The purpose of this report was to assess the proxy-reported presence, frequency, duration, and body sites affected by pain in young children with SB, and how these differed by a number of non-modifiable factors. It was assessed if caregivers’ self-reported physical, mental and emotional health scores correlated with how they rated the health of their children. The following specific aims were investigated:

  • (1) overall frequency of pain complaints and duration of pain experienced,

  • (2) pain complaints, pain duration, and cause of pain by the child’s sex, level of lesion, type of SB, and ambulation status,

  • (3) body sites where it hurt, and how many body sites were reported to hurt, by the child’s sex, level of lesion, type of SB, ambulation status, and comorbidity, and

  • (4) association between physical and mental/emotional health in the past month, in both caregiver and child.

2Methods

2.1Procedure and participants

This study was part of a multi-site study on development, health, and condition progression described elsewhere [30]. The data on pain were part of the larger study. Legal caregivers of children who were 3 years to 6 years and 11 months old, who have SB (International Statistical Classification of Diseases 9 codes of 741.0, SB with hydrocephalus and 741.9, SB without hydrocephalus), and were born between September 1, 2004, and August 31, 2009 were included, provided that caregivers were≥18 years old and English/Spanish-speaking. Eligible participants had to reside in one of the two catchment areas in Arizona and Utah. In Utah, children with SB were identified using population-based statewide surveillance data from the Utah Birth Defect Network. Parents of eligible children with SB who were attending the SB clinic during the study period were also invited to participate. Occasionally, eligible children with SB and their parents traveling from Idaho, Wyoming, and Nevada who were to attend the SB clinic in Salt Lake City were also invited to participate. In Arizona, eligible children with SB were identified through the birth defects monitoring program, hospital discharge databases, SB multispecialty clinics, and the primary children’s hospitals in Tucson and Phoenix to gather the eligible population, including health and demographic characteristics of the children. Three non-randomized options of participation were available: (1) in-person clinic visit that included neuropsychological testing of the child, caregiver surveys, and an administered survey (full protocol); (2) phone-administered survey (administered survey) and a mailed questionnaire (without neuropsychological testing; partial protocol 1); or (3) mailed questionnaire (without neuropsychological testing or administered caregiver survey; partial protocol 2). For Spanish-speaking participants, the consent, parental permission, and medical records release forms, parent interview, and parent surveys, which had been translated by translation services at Centers for Disease Control and Prevention, were conducted in Spanish. In Utah, a translator was available to assist for appointments with Spanish speakers. In Arizona, all appointments were conducted by bilingual professionals. In total, 152 individuals with SB were eligible, and 101 caregivers took part. Gift cards were given to caregivers who participated. Institutional review board (IRB) approvals were obtained at both sites.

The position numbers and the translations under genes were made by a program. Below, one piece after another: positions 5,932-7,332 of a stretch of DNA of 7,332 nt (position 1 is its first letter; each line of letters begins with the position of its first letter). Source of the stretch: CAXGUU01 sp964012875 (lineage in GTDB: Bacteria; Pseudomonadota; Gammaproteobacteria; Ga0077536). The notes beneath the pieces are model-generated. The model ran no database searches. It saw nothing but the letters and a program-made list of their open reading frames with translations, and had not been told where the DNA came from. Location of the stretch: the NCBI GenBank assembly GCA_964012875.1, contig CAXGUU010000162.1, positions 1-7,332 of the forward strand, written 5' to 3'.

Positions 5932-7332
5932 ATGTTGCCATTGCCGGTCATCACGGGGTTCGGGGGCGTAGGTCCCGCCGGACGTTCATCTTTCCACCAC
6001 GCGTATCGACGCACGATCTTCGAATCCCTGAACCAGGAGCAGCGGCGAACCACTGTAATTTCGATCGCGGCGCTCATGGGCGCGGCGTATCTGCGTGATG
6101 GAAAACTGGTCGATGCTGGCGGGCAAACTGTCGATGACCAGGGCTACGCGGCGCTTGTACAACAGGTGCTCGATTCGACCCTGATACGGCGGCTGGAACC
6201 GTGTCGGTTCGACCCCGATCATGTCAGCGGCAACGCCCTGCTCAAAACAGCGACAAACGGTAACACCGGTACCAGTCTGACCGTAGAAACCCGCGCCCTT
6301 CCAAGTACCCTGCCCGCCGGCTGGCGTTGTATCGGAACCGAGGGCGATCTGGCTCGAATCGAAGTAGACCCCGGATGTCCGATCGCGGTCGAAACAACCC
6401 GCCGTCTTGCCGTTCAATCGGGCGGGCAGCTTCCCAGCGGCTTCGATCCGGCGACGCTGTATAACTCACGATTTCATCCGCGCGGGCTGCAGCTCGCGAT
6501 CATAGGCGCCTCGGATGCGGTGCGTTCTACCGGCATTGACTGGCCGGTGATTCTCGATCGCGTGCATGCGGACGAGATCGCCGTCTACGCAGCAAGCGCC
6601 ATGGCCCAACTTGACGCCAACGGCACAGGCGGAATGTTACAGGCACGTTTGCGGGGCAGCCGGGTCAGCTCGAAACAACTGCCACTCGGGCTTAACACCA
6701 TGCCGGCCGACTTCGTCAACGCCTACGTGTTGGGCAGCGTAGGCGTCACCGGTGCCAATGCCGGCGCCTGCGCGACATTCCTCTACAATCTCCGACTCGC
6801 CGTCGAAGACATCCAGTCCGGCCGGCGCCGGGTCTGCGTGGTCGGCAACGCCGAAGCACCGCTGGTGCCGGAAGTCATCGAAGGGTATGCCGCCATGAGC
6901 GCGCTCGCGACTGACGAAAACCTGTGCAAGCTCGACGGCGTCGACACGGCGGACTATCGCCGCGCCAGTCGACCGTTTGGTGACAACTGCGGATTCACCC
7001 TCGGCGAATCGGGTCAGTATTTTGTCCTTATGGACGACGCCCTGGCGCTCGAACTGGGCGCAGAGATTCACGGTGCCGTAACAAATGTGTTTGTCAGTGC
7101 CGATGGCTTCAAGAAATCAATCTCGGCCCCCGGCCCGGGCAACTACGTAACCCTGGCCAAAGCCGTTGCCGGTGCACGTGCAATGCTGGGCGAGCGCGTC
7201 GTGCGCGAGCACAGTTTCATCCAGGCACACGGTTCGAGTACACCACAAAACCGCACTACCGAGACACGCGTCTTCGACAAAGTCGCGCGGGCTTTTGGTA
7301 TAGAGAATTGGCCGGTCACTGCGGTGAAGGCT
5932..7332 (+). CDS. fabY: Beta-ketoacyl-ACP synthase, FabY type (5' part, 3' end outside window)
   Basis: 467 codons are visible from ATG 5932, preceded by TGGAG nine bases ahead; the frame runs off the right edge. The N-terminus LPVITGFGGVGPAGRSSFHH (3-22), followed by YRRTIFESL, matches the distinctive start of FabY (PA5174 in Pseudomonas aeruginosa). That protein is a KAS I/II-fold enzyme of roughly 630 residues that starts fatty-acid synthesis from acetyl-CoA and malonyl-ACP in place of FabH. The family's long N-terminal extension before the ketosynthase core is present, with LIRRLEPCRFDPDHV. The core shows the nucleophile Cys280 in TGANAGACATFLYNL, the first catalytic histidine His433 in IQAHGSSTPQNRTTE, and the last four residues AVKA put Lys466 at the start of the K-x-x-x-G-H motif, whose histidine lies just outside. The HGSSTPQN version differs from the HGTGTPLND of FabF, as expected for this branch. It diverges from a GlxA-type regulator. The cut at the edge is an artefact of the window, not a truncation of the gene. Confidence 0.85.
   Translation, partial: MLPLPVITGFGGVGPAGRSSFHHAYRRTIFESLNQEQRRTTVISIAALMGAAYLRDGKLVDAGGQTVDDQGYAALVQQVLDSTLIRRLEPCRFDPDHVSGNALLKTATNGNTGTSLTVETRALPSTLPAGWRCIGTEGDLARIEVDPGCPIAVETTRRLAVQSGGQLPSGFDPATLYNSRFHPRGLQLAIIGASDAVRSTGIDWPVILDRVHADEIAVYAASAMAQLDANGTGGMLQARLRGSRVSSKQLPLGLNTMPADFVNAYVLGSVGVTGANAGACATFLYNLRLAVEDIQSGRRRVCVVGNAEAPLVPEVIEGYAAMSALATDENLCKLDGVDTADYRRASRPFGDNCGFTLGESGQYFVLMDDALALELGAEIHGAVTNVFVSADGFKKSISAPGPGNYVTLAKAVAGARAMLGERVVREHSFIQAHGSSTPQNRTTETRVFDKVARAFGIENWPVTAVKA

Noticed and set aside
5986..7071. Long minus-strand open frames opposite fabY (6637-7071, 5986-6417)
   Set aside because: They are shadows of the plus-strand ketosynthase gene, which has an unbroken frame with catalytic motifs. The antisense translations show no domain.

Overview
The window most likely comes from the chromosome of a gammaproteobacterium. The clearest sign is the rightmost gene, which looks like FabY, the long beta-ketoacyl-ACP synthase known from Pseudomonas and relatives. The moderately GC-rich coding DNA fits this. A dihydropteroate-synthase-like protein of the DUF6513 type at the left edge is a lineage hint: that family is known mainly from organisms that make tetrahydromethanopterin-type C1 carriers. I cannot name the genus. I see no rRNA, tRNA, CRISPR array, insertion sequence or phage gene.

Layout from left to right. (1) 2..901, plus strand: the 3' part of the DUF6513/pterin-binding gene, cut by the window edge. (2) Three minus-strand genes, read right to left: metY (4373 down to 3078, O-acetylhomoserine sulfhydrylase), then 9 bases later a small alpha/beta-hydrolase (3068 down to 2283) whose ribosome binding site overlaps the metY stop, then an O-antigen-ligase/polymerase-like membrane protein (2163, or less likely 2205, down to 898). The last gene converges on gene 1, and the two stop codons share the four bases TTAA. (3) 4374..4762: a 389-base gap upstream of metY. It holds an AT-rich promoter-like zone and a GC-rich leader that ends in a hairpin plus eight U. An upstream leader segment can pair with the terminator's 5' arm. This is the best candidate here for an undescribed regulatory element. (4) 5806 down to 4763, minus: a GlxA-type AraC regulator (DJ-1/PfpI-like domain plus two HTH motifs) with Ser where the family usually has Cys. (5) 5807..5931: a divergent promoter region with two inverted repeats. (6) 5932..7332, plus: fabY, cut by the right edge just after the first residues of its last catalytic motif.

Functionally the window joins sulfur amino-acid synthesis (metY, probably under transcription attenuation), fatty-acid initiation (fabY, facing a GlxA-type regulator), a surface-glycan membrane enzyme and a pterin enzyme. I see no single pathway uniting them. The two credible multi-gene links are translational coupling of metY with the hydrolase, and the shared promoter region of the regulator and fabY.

Data were obtained from the administered study survey and medical records. Demographic information, level of lesion, type of SB, and comorbidities/conditions secondary to SB were extracted from the medical records.

2.2Measures

2.2.1Demographics